New Builds

For most people, the biggest single purchase they make during their life is their house.
It is also a dream for a lot of people to build their own house, to their own design and specification.
The complexity of the project, the time involved at all stages, the final cost and the possible stress, should not be under estimated. In addition to the actual cost of the build it must also be remembered that living accommodation will be needed during the course of the project.     
Plan, plan and plan again; if you consider that major building projects like airports, shopping centres, bridges, roads etc often go over budget and over time, even though they have a multitude of professional people involved, then you start to get an idea of  the magnitude of completing your project on time and to budget. The major projects are planned well in advance, often years and have experts from every field involved.
One of the problems with building is that there are so many variables. Different people and different companies to rely on, to supply or produce on time, at an agreed cost. It only takes one or two variations to the original plan, to have an impact on the final cost or completion date of your project. Don’t forget the weather; this can also have huge impact on the time to complete the project.          
Do lots of research into every thing but particularly finishes. There is a huge range of choice and price for all finishes - tiles, sanitary ware, taps, kitchens, work tops, appliances and every thing else. There are also some very clever and innovative products out there. Look in magazines, on the internet, speak to friends and go and look at new developments in your area for ideas. 
I would also suggest that you do some research into energy saving devices and systems. Insulation, water re-cycling, solar power, gas power and many more.   

Things to consider if you are going to build your own home:

  • Depending on the size and budget of your proposed new home you should employ a team of professionals to assist and advise you. This team would probably include an architect, a structural engineer, quantity surveyor, land surveyor and possibly an electrical engineer, air conditioning engineer, interior designer, landscape gardener. Their advice, ideas and experience will be invaluable.
  • Members of the above team will also be able to advise you on different pricing techniques, but please also look at our advice with regard to pricing and cost per square metre. Be cautious of PC sums, with an accurate set of drawings and specifications all trades should be able to give an accurate quotation.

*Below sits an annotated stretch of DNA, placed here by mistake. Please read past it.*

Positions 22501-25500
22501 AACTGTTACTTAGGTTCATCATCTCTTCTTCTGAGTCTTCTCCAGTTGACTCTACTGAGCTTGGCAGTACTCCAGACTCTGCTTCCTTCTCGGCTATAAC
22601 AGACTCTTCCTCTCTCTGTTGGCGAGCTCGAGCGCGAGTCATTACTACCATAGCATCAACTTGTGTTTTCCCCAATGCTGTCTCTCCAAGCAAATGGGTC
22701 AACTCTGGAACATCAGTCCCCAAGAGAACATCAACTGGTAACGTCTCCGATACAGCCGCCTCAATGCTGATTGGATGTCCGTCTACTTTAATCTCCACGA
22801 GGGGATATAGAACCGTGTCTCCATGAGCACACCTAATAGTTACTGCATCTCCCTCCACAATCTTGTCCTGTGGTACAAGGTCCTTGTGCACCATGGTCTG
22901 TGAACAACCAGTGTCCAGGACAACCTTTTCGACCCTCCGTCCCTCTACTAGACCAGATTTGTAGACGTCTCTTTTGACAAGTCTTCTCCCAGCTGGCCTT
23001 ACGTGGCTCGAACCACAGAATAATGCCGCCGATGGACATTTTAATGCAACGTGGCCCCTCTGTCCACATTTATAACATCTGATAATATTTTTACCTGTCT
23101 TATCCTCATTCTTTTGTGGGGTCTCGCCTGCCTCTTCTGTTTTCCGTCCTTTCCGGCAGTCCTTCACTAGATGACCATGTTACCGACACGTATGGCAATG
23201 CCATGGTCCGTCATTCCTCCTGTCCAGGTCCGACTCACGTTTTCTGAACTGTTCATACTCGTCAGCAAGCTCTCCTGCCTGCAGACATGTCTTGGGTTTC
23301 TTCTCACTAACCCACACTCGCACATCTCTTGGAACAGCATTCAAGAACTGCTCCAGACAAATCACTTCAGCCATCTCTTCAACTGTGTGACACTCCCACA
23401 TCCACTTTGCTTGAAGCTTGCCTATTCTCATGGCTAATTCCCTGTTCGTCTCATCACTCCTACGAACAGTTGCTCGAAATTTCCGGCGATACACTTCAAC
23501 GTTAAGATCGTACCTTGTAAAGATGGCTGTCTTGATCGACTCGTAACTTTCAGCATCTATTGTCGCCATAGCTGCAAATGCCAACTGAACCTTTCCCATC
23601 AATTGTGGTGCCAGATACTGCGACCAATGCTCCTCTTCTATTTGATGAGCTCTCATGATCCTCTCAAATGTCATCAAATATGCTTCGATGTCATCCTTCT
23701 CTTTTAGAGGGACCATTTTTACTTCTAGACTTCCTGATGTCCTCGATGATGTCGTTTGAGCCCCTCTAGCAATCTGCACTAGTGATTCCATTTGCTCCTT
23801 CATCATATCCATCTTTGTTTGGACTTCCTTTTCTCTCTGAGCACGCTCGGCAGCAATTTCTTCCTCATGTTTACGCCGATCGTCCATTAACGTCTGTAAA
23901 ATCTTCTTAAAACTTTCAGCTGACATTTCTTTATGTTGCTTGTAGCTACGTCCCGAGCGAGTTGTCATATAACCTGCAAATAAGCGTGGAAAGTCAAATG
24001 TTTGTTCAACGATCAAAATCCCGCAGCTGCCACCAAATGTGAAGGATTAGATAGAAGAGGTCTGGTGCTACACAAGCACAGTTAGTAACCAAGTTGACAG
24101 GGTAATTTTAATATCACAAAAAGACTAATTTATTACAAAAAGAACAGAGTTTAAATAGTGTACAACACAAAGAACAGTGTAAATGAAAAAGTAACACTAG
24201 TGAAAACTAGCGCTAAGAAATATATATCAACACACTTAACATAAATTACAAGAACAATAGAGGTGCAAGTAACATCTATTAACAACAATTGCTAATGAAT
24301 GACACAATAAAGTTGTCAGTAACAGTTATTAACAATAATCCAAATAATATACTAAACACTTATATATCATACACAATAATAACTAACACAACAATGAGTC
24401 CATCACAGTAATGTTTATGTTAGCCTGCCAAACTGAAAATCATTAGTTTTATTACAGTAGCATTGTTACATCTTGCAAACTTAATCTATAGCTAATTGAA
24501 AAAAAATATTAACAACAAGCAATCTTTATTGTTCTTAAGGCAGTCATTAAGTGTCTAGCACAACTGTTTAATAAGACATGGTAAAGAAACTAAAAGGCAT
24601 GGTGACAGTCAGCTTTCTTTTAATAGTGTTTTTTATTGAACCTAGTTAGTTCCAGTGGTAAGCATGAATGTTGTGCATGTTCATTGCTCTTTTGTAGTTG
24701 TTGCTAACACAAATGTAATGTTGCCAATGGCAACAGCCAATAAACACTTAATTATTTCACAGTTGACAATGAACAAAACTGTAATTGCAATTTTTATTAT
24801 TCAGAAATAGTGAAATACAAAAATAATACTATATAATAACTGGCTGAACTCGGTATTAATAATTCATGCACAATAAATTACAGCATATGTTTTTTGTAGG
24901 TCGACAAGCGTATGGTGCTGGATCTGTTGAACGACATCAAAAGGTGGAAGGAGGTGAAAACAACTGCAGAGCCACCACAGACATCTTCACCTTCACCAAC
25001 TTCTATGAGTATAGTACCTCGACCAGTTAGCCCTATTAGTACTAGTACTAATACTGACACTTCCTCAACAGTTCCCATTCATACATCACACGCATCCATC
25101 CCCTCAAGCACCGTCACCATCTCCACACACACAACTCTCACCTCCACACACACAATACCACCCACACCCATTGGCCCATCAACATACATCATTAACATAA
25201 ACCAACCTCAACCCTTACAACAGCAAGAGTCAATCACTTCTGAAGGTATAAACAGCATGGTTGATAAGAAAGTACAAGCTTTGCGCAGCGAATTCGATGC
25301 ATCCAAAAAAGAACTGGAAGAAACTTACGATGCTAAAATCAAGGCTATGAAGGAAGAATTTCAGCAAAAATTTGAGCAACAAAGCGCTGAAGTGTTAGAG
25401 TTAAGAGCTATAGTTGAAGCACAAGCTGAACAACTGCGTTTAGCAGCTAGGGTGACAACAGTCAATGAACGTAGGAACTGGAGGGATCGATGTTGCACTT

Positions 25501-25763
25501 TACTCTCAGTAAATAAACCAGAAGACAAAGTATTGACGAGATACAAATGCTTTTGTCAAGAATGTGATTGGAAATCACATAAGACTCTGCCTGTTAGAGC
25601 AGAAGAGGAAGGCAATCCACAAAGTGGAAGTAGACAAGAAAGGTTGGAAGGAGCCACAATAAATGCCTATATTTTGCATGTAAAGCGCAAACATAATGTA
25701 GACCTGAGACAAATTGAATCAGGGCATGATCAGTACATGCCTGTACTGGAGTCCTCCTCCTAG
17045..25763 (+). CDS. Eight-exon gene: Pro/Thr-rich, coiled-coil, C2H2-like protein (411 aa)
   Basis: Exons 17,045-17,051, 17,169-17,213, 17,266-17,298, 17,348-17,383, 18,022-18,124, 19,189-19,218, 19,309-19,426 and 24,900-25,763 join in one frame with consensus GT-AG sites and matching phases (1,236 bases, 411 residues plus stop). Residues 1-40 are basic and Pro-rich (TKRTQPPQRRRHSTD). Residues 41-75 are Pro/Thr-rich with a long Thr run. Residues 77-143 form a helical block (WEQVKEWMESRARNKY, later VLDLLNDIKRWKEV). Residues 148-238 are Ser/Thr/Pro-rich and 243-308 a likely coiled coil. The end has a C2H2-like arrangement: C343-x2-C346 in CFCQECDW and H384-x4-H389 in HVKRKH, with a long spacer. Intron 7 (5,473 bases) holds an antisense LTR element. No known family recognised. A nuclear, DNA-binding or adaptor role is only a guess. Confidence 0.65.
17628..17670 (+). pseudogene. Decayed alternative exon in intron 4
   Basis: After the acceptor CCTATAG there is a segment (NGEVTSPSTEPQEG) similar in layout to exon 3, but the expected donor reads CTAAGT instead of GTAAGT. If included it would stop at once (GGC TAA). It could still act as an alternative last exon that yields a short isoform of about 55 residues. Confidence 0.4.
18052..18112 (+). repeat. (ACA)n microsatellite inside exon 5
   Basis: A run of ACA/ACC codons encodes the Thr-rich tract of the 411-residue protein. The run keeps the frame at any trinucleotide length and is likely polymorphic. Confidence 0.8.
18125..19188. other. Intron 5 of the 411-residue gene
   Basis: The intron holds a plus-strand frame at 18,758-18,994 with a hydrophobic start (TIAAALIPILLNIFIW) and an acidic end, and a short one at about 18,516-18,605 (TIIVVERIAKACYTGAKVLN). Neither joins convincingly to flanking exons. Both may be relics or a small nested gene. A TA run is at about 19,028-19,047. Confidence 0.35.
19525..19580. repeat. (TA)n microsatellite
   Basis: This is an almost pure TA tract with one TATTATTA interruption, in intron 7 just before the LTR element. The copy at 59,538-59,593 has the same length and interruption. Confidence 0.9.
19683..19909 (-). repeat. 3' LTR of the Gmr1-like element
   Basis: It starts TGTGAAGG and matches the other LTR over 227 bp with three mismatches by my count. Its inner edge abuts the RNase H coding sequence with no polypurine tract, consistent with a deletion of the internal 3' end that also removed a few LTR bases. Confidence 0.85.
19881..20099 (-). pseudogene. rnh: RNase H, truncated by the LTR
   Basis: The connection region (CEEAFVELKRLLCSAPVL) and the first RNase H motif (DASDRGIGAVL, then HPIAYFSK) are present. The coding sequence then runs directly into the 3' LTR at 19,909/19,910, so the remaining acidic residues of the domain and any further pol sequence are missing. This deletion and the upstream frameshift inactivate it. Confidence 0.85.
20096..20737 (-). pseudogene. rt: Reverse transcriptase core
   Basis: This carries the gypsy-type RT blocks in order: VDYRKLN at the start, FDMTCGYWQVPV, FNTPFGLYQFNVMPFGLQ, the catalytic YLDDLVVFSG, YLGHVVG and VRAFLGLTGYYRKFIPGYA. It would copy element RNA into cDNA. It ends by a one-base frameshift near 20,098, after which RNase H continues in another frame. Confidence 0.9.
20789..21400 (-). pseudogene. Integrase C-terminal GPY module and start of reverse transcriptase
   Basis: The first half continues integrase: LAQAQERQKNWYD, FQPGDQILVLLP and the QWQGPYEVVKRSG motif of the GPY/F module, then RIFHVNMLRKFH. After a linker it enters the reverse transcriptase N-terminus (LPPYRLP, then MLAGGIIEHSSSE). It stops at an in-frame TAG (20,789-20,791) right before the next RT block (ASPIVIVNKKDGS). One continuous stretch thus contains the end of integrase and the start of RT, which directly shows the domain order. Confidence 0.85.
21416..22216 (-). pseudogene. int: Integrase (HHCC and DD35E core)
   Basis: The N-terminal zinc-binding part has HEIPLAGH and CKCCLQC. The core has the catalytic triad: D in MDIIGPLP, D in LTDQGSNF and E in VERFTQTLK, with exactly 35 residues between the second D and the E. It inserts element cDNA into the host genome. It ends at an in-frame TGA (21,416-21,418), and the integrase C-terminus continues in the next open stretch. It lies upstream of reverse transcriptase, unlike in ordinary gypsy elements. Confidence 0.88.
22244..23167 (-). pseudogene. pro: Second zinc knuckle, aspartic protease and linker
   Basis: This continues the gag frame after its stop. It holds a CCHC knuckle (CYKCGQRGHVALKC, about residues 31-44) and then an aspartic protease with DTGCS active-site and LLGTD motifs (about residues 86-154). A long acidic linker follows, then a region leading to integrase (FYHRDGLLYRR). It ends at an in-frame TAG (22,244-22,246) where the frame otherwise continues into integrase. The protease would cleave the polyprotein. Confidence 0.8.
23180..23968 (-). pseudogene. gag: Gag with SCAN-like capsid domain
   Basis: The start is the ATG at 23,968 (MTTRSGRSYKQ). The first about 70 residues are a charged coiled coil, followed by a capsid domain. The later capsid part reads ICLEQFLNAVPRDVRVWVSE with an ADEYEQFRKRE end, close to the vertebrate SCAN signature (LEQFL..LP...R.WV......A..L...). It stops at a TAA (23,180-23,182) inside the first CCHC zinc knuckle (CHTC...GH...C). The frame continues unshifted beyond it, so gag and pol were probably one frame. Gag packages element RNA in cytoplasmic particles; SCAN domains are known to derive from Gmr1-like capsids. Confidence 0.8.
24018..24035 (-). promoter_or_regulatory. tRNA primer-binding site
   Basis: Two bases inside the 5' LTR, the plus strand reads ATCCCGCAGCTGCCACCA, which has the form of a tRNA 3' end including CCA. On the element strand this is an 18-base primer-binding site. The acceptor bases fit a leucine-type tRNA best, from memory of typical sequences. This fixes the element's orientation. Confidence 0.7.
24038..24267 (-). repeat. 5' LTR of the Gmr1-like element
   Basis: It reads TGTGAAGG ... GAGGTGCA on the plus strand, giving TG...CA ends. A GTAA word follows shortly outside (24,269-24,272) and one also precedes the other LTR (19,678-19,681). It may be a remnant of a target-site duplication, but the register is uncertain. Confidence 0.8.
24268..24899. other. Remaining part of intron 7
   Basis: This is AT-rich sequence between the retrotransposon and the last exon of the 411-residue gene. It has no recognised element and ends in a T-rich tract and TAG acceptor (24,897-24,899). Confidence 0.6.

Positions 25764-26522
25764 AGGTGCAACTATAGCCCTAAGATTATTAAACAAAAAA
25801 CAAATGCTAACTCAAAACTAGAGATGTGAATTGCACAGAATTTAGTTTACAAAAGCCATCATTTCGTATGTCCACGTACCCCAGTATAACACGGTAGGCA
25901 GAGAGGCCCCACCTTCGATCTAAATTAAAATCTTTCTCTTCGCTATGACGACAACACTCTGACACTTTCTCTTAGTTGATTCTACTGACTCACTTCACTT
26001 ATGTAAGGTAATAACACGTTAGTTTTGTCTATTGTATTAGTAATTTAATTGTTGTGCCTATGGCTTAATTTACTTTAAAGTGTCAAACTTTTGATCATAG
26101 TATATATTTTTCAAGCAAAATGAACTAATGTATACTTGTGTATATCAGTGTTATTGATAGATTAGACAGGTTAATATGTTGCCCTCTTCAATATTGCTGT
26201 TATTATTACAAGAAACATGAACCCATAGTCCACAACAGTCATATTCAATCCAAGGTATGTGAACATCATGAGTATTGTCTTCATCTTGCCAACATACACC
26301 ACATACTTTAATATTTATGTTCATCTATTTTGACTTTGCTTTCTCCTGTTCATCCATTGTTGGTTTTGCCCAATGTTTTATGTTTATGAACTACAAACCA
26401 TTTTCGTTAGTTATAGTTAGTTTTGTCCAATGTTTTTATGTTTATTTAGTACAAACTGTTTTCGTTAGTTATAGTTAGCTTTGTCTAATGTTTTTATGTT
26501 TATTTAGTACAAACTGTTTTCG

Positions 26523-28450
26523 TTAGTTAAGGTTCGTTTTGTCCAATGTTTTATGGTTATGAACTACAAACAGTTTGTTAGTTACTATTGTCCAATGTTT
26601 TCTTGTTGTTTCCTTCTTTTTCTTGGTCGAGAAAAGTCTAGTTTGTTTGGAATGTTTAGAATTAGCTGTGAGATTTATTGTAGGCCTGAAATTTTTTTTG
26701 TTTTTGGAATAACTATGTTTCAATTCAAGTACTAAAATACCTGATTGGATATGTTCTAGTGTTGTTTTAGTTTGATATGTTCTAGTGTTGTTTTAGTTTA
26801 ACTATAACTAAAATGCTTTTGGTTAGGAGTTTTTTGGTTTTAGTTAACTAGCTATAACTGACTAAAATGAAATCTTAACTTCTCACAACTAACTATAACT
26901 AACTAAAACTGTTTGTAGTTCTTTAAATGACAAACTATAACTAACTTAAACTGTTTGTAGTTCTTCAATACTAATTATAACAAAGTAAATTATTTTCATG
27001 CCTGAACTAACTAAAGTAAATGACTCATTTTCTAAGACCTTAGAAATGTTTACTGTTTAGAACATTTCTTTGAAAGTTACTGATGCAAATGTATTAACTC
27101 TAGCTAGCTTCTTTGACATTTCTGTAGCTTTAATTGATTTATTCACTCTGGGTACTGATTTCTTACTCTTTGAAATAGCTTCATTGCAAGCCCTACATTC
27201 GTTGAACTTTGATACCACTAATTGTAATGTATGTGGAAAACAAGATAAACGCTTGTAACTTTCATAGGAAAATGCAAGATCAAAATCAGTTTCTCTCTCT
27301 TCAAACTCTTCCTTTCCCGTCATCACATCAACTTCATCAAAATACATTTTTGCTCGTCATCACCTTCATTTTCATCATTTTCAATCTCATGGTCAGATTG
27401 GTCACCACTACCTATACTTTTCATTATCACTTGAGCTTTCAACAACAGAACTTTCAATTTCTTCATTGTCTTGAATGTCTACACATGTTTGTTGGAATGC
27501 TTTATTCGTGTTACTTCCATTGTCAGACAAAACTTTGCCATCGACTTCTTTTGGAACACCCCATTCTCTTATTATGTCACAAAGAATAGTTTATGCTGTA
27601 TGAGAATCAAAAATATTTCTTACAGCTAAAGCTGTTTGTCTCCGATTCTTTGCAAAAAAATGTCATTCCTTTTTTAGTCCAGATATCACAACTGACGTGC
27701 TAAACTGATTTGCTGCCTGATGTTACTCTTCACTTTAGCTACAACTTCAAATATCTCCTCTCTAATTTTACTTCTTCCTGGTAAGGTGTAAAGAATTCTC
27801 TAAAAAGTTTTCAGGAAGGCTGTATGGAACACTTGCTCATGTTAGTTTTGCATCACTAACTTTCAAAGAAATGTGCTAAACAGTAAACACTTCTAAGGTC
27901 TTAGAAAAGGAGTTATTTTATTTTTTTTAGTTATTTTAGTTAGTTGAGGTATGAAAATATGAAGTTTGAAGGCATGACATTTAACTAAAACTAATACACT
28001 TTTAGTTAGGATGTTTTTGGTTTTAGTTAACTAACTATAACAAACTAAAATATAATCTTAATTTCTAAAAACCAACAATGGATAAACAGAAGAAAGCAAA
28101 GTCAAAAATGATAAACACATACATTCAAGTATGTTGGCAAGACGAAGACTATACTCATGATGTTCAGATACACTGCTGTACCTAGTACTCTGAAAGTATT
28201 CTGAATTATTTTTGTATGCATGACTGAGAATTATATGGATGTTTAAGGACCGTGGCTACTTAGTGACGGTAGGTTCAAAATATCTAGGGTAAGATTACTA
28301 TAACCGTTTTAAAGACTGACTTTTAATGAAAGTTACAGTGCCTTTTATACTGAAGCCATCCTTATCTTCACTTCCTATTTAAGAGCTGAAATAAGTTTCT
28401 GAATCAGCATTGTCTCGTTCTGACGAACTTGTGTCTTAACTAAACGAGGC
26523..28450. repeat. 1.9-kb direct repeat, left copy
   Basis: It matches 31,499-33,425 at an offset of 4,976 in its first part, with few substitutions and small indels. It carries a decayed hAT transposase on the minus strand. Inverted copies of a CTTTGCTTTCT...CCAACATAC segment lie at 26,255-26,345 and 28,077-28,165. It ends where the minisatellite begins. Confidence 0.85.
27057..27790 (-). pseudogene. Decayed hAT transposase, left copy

• There will be a need for a formal, signed, contract to protect both you as the client and the building contractor.
  • All new build houses should be registered with the NHBRC, regardless of whether you need to use a bond to access funds or whether you have sufficient funds in your own right. The NHBRC cost is worked out on a sliding scale, depending on the total, final cost of your new home, including the cost of the land.    
  • You will need plans and planning permission from the local municipality. You may also need engineer’s drawings, depending on ground conditions, foundations, concrete work etc.
  • There may be a requirement for a geotechnical investigation.
  • Setting out of the new building should be done by a Land Surveyor; to try and force this task on to the contractor and/or the architect is an unacceptable risk to all concerned.    
  • If you are planning to sub-divide a property you will need a Land Surveyor to establish existing and new boundaries.
  • Building lines and the percentage of the site covered by permanent structures also need to be considered. It is wise to ask the Planning Department of the local Municipality for a formal zoning certificate rather than rely on verbal advice with regard to building lines etc. Title Deeds should also be checked for restrictive clauses. An architect or architectural technician can give advice on these regulations.
  • In the case of a newly built property there will obviously be the additional cost of connection to Municipality services, water, electricity and sewers; if these services are available in the area. Do not under estimate these costs; if the proposed property is some distance from the nearest existing services the costs can be considerable. 
  • Variation orders/extra’s – I cannot remember completing any contract that did not incur some variations or additional costs to the original quotation. RIBA is happy to carry out additional work and it is actually a very cost effective way for the client to get that work done. We have the tools, man power and expertise on site already, to carry out those additional tasks. This means it does not involve any additional set up costs for us. Obviously though we must charge for any additional work we carry out.    
  • Which ever contractor you use to carry out your project, you must ensure that at the very least you have a written, itemized quotation, detailing exactly what work they intend to carry out and what they have not allowed for. You can also use a formal contract, there is a standard “House and Small Buildings Contract” available from the Master Builders Association for approximately R80. If there is an agent (e.g. Architect, Project Manager) liaising between the client and contractor then a J.B.C.C. contract can be used.